Subsequent chapters look at particular examples of how applied mathematics deals with the real world, and the tools used in this endeavor. In chapter 2, Goriely considers the principle of dimensional analysis and gives several examples. One particularly fascinating one concerns Geoffrey Taylor, who used dimensional analysis to estimate (quite accurately), using publicly available photographs from Life magazine of the Trinity atomic bomb explosion, the amount of energy released by the explosion (something that the government did not want to be publicly available). “The story goes that Taylor was properly admonished by the US Army for publishing his deductions from their (unclassified) photographs.”

Chapter 3 returns to the subject of creating mathematical models of physical phenomena. Starting with the relatively simple example of a thrown ball, Goriely demonstrates that multiple models can be created, depending on the complexity of one’s assumptions. He points out that simple models can be more easily solved but have less predictive power: “It is in that Goldilocks zone (*not too big, not too small*!) that modern mathematical modeling thrives….”. Then, after a discussion of the physics paradigm for modeling, the author closes the chapter with a brief discussion of the modern practice of modeling.

The common theme of the next two chapters is on differential equations: ordinary ones in chapter 4, partial ones in chapter 5. In chapter 4, the author begins by discussing equations in general and how they might not have solutions, looks at alternatives to finding explicit solutions to equations, and then briefly runs through a history of ordinary differential equations and their uses, culminating in a discussion of the prey-predator problem, first involving rabbits and foxes and then adding wolves, resulting in chaotic orbits. In chapter 5, partial differential equations are discussed with particular emphasis on linear waves and nonlinear solitons.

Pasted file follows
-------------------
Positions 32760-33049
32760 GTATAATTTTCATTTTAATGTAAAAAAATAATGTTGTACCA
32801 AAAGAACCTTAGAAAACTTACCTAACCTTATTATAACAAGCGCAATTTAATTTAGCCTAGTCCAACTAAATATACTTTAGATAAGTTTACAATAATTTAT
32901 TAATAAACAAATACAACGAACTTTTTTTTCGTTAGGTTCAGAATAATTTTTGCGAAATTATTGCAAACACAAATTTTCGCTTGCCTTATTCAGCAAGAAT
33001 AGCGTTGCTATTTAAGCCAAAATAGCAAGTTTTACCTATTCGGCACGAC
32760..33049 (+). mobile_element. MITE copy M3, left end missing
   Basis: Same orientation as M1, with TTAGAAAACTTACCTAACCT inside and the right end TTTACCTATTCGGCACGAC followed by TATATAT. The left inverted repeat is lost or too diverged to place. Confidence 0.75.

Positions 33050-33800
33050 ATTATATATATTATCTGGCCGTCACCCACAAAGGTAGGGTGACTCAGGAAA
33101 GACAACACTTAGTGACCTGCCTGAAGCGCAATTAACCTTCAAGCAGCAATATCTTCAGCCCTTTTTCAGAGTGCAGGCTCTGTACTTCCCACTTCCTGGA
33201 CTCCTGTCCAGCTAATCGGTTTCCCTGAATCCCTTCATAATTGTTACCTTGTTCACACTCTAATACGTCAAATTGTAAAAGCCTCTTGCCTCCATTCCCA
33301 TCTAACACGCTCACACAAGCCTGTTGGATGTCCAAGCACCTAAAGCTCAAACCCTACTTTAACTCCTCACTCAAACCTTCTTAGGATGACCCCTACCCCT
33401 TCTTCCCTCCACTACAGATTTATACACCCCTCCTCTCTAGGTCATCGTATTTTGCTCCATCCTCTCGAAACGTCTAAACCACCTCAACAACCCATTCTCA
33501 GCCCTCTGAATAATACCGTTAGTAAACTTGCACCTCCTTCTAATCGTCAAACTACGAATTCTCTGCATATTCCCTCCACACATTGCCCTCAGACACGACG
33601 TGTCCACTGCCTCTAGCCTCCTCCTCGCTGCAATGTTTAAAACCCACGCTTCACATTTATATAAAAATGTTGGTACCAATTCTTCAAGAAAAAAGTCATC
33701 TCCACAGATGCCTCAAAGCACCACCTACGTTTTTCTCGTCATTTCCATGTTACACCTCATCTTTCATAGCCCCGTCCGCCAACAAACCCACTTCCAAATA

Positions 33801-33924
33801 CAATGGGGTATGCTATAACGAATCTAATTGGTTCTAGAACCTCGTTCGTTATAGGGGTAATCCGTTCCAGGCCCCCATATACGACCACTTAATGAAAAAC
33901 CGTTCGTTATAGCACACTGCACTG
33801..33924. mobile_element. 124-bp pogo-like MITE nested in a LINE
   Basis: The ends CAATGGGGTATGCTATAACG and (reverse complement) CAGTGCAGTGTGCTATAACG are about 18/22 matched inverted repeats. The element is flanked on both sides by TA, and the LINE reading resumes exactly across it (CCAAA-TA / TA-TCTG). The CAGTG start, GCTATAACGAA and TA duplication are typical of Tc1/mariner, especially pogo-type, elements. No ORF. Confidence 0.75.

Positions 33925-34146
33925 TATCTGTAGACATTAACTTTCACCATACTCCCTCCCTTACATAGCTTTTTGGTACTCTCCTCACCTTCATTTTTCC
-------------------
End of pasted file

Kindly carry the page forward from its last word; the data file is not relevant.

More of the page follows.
The general theme of the next chapter is data analysis. Starting with medical imaging and proceeding through analysis of DNA, the author eventually arrives at compressed sensing and a brief look at the use of linear algebra in applied mathematics. Then, in the next chapter, to illustrate the idea that one never knows what subjects in pure mathematics might prove to have useful applications, the author discusses first quaternions and then the theory of knots. No prior background in either of these areas is assumed. In fact, in the case of quaternions, Goriely spends more time sketching their history and properties than in describing their applications, though some indication of their use is provided. In the case of knots, Goriely addresses their applications to problems in cellular biology, such as DNA analysis.

The final chapter of the book looks at some modern issues in applied mathematics. The author begins with a discussion of networks and then discusses current issues in the analysis of the human brain, an activity that involves not only networks but other areas of science and mathematics. Anybody teaching or taking a course in graph theory could certainly do worse than glance at this chapter.

Throughout, the book is written with style and humor. It has some mathematical prerequisites: as is clear from the chapters on differential equations, for example, it assumes at least a basic understanding of calculus on the part of the reader. Some prior knowledge of physics would also be useful to the reader as well. So is a willingness to deal with mathematical equations and arguments, presented at an accessible but honest level. For people with these prerequisites, this book provides an informative, and entertaining, reading experience. I thoroughly enjoyed it.

Mark Hunacek (mhunacek@iastate.edu) teaches mathematics at Iowa State University.